In its florid way, this story does manage to communicate the backward social condition of southern Italy which was glossed...

READ REVIEW

THE SUN TRAIN

In its florid way, this story does manage to communicate the backward social condition of southern Italy which was glossed over in the author's Five Children and a Dog. The heroine, Agata La Rosa, and her family, moved from Sicily to the Northern city of Turin after a good friend, a trade unionist, was murdered. Their life is an illustration of the ingrained baronial/powerless peasant class structure, the dominance of terrorism over justice, the inability of the peasant to recognize the possibility of change and progress, his dedication to his own plot of land, and his fear of organization, and the attitude that the woman belongs in the home and must not be educated. And the La Rosa's move to Turin underlines the suspicion between northerners and southerners, their inability to consider themselves one nationality, and their hesitance to help each other. These are powerful elements and they make this story worthwhile. Unfortunately however its potential strength is weakened by the fact that the plot is cluttered with too many events, many of them quite unnecessary and without clear relevance, by the unsatisfactory ending which leaves too much unresolved, and by the fact that none of the characters, although initially very good social types, are developed into strong, believable personalities.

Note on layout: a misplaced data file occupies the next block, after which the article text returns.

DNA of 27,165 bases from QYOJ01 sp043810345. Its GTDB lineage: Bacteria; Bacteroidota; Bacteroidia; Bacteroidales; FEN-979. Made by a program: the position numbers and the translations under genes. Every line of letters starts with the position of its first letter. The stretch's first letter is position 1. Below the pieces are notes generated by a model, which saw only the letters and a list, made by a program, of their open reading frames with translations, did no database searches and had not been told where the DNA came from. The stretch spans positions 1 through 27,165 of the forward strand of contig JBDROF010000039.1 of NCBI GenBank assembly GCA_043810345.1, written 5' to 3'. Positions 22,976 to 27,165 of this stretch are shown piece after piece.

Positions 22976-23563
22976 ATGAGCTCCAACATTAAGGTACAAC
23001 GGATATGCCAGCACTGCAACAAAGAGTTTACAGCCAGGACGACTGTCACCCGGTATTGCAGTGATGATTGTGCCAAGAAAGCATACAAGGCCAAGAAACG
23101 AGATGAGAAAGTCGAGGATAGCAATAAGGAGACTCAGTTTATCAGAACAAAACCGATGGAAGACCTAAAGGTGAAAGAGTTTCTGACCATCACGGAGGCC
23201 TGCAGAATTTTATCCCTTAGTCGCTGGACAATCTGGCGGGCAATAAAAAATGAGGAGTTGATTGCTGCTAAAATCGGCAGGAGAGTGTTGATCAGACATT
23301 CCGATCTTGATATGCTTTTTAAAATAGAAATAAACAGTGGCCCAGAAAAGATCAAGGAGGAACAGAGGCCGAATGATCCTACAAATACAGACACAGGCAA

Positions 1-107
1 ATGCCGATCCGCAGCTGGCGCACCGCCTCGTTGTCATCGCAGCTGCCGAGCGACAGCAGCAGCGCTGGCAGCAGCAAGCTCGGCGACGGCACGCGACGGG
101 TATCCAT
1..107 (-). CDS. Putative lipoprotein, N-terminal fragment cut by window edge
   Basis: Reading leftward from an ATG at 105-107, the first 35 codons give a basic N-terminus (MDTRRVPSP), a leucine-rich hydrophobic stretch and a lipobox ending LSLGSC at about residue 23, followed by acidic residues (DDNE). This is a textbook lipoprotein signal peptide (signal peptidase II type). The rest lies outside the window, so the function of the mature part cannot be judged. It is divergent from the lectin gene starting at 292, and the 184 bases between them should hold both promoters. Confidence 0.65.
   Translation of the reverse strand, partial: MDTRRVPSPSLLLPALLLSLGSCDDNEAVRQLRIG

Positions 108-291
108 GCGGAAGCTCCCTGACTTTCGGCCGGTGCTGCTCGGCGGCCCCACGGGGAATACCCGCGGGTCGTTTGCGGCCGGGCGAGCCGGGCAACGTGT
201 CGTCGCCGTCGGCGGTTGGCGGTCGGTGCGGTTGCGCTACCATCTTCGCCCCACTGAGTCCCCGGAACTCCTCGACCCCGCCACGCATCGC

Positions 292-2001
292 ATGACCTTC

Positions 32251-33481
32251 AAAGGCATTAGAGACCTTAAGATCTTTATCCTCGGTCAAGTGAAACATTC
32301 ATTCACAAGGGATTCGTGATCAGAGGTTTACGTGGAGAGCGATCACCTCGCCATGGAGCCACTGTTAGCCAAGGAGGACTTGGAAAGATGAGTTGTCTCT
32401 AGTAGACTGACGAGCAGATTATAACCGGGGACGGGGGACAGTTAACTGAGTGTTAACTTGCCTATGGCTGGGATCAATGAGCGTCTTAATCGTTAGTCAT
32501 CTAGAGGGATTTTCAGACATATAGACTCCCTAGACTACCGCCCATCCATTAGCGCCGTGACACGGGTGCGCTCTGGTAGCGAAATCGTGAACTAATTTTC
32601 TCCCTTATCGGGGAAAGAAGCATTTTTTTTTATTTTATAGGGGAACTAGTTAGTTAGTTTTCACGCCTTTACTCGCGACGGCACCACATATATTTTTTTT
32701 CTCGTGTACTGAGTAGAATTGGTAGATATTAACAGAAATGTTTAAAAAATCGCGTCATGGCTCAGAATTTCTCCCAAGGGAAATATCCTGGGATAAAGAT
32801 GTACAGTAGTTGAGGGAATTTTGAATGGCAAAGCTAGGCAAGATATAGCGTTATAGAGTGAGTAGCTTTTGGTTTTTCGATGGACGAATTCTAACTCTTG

Pub Date: April 27, 1966

ISBN: N/A

Page Count: -

Publisher: Coward-McCann

Review Posted Online: N/A

Kirkus Reviews Issue: April 1, 1966